Double-blind crossover comparison of human and porcine insulins in patients reporting lack of hypoglycaemia awareness

S. Colagiuri*, J. J. Miller, P. Petocz

*Corresponding author for this work

Research output: Contribution to journalArticlepeer-review

43 Citations (Scopus)


There has been much debate about reports that some insulin-treated diabetic patients lose awareness of hypoglycaemic symptoms on changing from porcine to human insulin. In a double-blind, crossover study, we sought differences between porcine and human insulin in the frequency and characteristics of hypoglycaemic episodes among patients who reported a reduction of awareness of hypoglycaemia after changing treatment. We studied 50 patients referred by their physicians because of complaints of lack of awareness of hypoglycaemia on human insulin. They had had diabetes for a mean of 20 (SD 12) years and 70% had good or acceptable glycaemic control. Each patient was treated in a double-blind manner for four 1-month periods, two with human and two with porcine insulin, in random order. Only 2 patients correctly identified the sequence of insulin treatments used; 8 or 9 would have been expected to do so by chance alone. The mean percentage of hypoglycaemic episodes associated with reduced or absent awareness was 64% (SD 30%) for human insulin and 69% (31%) for porcine insulin. We could find no statistically significant differences between the insulin species with respect to glycaemic control or the frequency, timing, severity, or awareness of hypoglycaemia. Reduced hypoglycaemia awareness is common with both human and porcine insulins.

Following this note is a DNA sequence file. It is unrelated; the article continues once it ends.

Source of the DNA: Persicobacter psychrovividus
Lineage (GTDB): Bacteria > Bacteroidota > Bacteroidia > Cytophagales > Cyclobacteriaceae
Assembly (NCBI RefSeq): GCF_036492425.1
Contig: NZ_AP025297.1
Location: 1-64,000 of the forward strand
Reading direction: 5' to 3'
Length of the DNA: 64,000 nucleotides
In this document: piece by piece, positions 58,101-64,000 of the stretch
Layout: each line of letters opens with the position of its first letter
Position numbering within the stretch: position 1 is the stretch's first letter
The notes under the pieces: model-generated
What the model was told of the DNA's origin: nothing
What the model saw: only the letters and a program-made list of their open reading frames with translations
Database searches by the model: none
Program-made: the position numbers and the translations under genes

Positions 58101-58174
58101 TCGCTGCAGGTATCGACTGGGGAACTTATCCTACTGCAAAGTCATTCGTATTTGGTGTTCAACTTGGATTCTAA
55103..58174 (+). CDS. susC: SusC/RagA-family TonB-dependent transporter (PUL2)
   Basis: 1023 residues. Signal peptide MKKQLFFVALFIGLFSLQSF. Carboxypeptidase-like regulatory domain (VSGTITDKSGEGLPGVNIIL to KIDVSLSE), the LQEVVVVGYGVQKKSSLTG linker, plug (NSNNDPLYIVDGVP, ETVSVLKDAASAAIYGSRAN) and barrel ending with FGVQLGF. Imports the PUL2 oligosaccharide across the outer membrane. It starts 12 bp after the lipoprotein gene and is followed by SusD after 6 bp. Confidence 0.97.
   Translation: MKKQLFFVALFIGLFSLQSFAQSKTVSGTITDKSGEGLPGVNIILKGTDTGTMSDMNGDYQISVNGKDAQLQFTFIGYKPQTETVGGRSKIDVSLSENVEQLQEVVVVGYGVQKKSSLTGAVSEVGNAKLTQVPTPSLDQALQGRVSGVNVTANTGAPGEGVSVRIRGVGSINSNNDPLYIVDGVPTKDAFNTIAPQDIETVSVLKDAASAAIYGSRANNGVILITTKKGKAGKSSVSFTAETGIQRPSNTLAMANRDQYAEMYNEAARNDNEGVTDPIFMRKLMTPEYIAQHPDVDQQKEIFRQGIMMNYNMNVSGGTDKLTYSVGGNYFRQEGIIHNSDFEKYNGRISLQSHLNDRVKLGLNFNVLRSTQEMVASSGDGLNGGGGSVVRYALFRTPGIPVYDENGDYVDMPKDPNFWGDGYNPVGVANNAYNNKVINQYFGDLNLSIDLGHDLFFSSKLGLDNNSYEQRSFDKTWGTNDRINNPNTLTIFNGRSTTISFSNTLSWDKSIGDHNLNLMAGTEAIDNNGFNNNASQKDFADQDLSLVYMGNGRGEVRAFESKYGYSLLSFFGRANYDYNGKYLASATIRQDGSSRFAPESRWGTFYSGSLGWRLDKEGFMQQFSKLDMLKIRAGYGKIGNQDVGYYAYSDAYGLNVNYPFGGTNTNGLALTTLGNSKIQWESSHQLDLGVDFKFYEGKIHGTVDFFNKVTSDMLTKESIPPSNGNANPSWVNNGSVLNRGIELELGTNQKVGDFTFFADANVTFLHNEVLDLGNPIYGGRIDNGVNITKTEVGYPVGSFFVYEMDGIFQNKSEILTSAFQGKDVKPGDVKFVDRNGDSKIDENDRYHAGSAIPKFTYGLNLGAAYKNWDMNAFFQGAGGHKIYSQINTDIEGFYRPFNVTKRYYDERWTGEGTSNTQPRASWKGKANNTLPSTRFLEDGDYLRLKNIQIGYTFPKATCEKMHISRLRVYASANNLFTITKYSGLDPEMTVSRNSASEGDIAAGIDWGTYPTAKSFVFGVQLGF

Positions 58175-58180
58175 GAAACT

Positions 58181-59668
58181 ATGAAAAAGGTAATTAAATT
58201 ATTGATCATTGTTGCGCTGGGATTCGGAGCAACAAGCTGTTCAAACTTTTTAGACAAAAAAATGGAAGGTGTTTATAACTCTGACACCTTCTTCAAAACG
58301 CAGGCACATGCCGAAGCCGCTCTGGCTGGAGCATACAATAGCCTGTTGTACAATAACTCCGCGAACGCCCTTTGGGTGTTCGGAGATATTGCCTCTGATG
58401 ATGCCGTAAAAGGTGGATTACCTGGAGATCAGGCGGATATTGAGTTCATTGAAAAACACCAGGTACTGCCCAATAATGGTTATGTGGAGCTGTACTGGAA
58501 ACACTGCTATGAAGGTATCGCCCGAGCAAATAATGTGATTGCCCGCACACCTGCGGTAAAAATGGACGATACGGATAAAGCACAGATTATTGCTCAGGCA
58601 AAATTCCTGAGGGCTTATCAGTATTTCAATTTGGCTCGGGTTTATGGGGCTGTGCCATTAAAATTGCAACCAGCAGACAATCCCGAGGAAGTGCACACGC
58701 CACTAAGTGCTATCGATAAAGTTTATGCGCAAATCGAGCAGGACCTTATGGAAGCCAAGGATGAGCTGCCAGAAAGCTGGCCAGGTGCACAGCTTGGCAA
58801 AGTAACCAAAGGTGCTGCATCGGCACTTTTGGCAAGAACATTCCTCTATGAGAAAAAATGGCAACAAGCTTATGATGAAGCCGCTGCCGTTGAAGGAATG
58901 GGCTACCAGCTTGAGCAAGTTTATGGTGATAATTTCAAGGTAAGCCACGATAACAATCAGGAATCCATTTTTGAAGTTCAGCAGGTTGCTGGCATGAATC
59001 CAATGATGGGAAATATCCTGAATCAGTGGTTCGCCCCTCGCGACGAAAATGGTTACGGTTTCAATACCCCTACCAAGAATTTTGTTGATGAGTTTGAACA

Original languageEnglish
Pages (from-to)1432-1435
Number of pages4
JournalThe Lancet
Issue number8807
Publication statusPublished - 13 Jun 1992
Externally publishedYes


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